A graduate from the Shanghai Conservatory of Music, Cao Yang is no stranger to performing onstage, and has earned multiple accolades including being invited to be a guest singer for Jay Chou’s team on the second season of reality show singing competition Sing China. Says Cao on working on the musical: “Jay Chou did a really good job in the movie already, and when we adapted it, we were focusing a lot on making it bigger and more stageworthy.”

One example of this is how Wang Xiaomin adapted her character to be quite different from the film. Whereas n the film Lu Xiaoyu is a quiet, sickly girl, Wang reimagined her as an acute, sensitive character, combining both the film character with her own personality. Although this will be her first time acting in a stage musical, Wang has previously acted in various film and TV drama roles, and has won multiple music awards in China. Says Xiaomin: “I was so honoured when Jay Chou himself came to see our show and appreciated that he mentioned how he never imagined it’d be possible to adapt his film and use his songs so effectively to make the story flow.”

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Considering this will be the first time The Secret is playing outside of China, one wonders about future plans to potentially export it to the West and the difficulties associated with it. Says Simone Genatt: “Broadway musicals are not necessarily American stories. You’ve got Les Mis set in France, Miss Saigon in Vietnam and The King and I in Thailand. Right now China’s hot, and taking the idea of a Chinese musical and adapting it for Broadway is very feasible and we’ve got theatres in the US interested in developing it further with us. We may not know what we’re singing when we’re listening to Jay Chou’s music, but there’s something universal and very Broadway about his tunes, and absolutely have plans to develop The Secret further for an international market.”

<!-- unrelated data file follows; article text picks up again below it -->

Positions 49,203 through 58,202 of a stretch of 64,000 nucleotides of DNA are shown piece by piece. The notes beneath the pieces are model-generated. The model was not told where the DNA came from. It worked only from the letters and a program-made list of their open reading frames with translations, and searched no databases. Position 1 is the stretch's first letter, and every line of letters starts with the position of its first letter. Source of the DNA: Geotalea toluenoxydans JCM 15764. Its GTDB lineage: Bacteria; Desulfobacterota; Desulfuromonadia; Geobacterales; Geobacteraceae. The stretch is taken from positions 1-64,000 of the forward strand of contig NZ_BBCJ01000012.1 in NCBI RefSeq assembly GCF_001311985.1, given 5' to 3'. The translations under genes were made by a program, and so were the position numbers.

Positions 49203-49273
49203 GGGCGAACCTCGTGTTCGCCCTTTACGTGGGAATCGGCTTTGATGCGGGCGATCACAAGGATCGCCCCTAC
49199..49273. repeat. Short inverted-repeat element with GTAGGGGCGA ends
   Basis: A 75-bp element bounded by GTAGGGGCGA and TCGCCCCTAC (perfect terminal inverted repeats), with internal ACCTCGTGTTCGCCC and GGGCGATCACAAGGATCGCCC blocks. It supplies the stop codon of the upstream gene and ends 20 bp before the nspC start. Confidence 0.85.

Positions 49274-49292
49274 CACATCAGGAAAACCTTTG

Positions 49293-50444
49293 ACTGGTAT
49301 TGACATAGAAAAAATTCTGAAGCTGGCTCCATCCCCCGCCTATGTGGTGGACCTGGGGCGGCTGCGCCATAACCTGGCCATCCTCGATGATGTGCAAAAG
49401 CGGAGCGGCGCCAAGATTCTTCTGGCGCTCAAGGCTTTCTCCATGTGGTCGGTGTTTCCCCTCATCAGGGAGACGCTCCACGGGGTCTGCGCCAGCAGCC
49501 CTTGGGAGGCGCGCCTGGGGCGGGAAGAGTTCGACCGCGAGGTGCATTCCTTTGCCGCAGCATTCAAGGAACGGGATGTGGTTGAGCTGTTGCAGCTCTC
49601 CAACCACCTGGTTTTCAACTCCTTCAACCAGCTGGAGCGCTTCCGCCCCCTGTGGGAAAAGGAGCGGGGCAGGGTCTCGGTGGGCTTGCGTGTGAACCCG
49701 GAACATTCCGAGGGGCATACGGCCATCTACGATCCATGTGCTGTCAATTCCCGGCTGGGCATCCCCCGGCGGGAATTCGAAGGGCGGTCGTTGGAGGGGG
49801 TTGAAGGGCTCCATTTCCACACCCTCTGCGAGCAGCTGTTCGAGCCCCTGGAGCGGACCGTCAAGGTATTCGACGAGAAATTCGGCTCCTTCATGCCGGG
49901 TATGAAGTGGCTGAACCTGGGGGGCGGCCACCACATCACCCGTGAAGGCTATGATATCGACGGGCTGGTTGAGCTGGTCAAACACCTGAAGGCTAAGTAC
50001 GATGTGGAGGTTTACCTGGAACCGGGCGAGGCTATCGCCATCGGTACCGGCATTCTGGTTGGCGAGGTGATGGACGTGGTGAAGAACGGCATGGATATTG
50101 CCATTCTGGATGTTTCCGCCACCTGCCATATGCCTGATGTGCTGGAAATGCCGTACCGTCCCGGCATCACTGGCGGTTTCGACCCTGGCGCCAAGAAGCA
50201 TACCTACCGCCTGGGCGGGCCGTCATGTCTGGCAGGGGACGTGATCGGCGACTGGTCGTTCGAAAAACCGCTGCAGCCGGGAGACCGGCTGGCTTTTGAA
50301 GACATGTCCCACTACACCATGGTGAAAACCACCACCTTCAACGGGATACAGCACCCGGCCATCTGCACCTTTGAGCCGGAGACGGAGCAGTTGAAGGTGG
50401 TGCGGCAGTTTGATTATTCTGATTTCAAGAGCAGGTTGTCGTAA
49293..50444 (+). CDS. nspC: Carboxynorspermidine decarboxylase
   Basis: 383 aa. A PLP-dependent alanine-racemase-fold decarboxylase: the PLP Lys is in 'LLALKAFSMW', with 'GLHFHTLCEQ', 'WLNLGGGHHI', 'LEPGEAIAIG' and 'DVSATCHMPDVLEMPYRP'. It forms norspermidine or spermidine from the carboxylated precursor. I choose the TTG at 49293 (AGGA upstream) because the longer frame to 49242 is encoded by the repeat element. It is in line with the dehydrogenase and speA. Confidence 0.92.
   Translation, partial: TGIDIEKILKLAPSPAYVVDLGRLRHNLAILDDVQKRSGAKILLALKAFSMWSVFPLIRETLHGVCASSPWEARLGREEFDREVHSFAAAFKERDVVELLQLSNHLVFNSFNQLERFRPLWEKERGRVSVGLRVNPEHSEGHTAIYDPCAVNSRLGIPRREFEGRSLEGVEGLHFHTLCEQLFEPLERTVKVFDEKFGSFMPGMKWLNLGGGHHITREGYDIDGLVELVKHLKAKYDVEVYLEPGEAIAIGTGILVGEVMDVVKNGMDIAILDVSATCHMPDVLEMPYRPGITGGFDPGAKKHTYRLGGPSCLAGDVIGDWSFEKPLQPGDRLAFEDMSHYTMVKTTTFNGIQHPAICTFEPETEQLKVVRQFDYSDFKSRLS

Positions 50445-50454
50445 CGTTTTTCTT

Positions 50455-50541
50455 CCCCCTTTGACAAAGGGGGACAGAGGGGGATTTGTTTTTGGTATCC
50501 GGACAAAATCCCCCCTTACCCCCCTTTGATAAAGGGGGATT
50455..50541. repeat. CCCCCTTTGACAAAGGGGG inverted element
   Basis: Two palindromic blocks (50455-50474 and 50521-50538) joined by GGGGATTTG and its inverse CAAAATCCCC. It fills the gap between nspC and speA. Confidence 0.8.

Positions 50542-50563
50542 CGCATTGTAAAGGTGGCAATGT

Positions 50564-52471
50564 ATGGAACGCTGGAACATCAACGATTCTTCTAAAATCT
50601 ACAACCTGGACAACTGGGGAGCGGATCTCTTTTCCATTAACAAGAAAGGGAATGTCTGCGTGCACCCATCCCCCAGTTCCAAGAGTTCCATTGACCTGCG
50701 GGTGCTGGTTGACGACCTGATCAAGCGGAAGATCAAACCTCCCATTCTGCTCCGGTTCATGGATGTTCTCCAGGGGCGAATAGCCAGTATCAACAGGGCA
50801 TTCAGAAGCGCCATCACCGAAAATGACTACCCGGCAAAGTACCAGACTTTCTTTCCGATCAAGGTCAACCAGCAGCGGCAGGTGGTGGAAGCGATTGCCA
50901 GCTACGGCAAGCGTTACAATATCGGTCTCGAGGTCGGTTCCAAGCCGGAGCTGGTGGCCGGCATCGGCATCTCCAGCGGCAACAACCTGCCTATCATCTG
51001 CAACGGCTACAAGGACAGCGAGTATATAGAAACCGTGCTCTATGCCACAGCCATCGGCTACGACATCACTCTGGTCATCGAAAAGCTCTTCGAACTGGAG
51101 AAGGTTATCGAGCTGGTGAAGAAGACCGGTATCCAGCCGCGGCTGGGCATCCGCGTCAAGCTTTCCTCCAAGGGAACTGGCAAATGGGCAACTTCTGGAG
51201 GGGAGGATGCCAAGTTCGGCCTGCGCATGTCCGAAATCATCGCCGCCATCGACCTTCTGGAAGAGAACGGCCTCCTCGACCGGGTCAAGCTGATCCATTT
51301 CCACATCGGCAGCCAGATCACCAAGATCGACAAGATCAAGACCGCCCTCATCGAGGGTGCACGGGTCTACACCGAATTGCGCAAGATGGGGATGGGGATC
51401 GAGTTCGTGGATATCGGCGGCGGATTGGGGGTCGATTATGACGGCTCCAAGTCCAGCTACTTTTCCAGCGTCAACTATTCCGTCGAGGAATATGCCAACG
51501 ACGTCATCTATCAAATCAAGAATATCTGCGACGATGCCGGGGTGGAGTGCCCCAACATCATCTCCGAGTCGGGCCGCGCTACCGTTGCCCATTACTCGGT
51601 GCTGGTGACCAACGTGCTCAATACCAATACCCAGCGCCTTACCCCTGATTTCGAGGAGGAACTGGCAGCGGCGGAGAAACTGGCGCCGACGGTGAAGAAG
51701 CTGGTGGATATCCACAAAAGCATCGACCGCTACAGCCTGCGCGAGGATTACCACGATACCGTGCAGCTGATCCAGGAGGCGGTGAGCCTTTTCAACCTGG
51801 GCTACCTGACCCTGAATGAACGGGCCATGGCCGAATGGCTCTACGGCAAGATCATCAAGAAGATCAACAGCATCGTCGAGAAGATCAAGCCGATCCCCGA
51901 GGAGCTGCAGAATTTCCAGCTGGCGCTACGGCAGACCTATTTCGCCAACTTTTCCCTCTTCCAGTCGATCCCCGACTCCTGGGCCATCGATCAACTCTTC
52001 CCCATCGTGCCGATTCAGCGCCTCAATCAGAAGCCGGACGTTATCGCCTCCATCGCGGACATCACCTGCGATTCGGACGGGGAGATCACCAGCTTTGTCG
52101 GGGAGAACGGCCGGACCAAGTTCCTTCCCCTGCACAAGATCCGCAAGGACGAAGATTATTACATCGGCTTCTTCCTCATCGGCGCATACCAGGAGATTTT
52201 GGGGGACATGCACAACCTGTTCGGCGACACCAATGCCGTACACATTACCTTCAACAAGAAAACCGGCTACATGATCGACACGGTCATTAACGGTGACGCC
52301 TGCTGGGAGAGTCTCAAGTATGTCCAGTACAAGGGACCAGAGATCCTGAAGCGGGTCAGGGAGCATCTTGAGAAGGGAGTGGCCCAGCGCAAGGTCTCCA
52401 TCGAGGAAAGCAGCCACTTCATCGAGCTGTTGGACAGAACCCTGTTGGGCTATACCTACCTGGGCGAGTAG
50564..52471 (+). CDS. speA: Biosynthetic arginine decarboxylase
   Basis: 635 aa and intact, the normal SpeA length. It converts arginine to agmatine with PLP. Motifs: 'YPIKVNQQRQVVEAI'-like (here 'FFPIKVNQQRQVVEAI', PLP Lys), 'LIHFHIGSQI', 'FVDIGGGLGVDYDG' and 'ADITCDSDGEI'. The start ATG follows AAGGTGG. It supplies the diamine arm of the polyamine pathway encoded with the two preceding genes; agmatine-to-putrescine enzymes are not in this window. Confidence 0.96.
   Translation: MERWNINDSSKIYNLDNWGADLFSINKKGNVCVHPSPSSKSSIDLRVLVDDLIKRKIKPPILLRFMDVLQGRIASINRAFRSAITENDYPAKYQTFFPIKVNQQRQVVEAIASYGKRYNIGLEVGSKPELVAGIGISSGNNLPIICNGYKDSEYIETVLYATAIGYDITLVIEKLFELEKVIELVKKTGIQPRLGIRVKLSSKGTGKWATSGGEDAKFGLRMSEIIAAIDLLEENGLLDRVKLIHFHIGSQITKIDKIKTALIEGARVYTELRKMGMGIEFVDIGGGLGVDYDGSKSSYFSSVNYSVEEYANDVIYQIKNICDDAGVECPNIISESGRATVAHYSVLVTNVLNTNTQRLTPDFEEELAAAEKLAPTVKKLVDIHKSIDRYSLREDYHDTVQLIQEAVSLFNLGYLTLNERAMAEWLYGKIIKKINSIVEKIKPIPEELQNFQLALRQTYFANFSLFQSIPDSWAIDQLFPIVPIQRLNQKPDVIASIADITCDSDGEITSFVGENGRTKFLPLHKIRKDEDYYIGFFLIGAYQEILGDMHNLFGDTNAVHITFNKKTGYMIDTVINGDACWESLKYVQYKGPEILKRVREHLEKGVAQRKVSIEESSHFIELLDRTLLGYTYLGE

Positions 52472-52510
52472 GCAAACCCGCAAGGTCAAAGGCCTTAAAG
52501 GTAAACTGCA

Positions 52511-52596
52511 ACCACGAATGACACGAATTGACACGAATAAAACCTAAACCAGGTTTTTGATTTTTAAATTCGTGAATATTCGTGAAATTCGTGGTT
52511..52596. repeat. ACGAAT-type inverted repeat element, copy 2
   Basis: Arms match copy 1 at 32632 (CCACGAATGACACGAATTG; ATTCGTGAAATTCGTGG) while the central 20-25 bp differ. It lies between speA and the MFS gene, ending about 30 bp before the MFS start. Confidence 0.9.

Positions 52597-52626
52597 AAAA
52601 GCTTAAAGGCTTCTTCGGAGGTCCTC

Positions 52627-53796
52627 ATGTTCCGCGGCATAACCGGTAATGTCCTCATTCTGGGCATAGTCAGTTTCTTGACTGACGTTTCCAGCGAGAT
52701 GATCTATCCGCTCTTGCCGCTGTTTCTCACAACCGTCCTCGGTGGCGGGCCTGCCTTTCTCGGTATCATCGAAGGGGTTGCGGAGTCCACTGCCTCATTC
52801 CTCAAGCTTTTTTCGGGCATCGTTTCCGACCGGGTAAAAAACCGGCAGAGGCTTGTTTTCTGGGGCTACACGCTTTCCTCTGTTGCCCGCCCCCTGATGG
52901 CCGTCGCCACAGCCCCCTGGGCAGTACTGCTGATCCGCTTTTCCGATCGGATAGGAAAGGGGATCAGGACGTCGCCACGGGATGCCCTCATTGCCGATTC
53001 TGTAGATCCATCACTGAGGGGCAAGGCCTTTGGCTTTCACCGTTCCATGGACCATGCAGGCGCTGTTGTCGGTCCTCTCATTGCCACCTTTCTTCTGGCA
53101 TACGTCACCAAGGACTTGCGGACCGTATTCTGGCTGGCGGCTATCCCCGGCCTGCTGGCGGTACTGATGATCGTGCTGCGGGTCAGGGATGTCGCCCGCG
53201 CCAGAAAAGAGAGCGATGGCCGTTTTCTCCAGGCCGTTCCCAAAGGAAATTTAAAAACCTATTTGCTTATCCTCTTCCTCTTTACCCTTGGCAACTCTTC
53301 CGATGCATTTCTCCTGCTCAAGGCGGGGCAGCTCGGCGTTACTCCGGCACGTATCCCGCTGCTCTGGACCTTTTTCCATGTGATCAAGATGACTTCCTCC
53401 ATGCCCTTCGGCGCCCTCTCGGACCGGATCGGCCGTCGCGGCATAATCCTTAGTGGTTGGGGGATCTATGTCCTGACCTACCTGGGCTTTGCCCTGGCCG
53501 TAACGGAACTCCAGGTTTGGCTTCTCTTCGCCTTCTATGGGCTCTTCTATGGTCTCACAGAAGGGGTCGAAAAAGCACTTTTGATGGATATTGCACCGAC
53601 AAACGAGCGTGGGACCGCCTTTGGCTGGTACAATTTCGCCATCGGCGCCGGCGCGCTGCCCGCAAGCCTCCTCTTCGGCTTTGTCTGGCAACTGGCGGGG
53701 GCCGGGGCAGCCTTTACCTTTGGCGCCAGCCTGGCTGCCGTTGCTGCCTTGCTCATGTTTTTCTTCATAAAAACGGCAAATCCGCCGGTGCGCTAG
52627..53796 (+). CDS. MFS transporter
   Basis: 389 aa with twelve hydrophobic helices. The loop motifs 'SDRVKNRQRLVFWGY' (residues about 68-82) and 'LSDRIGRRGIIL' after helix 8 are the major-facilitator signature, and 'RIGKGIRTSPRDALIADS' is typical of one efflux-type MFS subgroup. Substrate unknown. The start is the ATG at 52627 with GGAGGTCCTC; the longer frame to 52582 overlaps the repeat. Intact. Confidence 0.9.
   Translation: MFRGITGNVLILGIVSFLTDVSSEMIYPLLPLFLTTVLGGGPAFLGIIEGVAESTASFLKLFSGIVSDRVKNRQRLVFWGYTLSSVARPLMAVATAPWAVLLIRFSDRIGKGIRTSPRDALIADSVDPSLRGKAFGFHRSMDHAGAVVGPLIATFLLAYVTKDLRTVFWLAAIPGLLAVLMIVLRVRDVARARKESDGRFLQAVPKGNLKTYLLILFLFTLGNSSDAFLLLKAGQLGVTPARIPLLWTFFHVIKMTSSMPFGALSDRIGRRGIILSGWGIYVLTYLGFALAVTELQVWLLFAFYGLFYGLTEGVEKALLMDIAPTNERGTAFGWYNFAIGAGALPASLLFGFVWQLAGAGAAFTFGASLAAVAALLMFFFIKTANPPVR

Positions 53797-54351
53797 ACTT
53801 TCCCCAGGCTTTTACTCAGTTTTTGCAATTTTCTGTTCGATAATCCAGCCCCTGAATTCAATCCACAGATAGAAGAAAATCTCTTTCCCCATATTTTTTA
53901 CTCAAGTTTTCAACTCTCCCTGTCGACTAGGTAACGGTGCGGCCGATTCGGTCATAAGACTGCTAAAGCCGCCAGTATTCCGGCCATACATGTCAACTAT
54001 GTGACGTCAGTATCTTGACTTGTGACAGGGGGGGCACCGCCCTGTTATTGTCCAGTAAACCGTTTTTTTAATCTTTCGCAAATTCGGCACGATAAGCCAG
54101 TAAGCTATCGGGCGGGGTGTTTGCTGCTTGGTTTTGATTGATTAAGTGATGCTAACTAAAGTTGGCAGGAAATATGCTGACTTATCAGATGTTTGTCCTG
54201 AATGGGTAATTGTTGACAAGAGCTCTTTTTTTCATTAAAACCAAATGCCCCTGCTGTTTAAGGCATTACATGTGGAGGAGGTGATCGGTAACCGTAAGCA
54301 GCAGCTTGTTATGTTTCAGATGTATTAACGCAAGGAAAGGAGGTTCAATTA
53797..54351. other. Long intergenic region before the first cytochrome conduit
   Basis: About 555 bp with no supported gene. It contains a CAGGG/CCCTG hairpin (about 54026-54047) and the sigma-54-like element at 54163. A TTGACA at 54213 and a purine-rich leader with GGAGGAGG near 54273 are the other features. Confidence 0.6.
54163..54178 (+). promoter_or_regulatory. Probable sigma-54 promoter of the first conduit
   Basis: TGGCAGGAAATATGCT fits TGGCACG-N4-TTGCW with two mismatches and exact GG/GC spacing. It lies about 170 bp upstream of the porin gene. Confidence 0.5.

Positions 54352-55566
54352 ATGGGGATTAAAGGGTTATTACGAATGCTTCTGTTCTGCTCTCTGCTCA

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On the challenges of working with two cultures from different sides of the world, Simone explains: “We actually worked really well together, and the biggest challenge was probably figuring out which songs to be used and how best to integrate the lyrics into the story. We learnt a lot about each other during the process, and gained a lot in terms of our knowledge of Asian and Chinese cultures.”

Cao Yang adds: “There are differences in culture that affected the way we were directed and had to change Marc Acito’s script. For example, there are a number of jokes he wrote that didn’t land well with the Chinese audience, and after we worked on them, audiences in China began to roar with laughter when those scenes played. Or in the case of courtship, there are many love scenes in The Secret, but in America, people are much more open than in China, and John Rando kept asking why we weren’t looking at each other or acted so shy around each other during the scenes, which we had to explain.”

Xiaomin concludes: “But really, the Broadway team was very professional. When we were touring China, Rando suggested that we add a little flavour to our scenes to make it unique to each city, such as using different dialects at times. Even though they come from a very different background from us, they still know how to make the show work and the best it can be for any audience.”

It’s no secret then that with a capable cast and creative team steering it forward, The Secret looks set for a moving and powerful opening when it premieres tonight at Mastercard Theatres. Find out just how good it is after we catch it ourselves, and stay tuned for our upcoming review of it this weekend.

The Secret plays from 6th – 15th April at Mastercard Theatres. Tickets available from SISTIC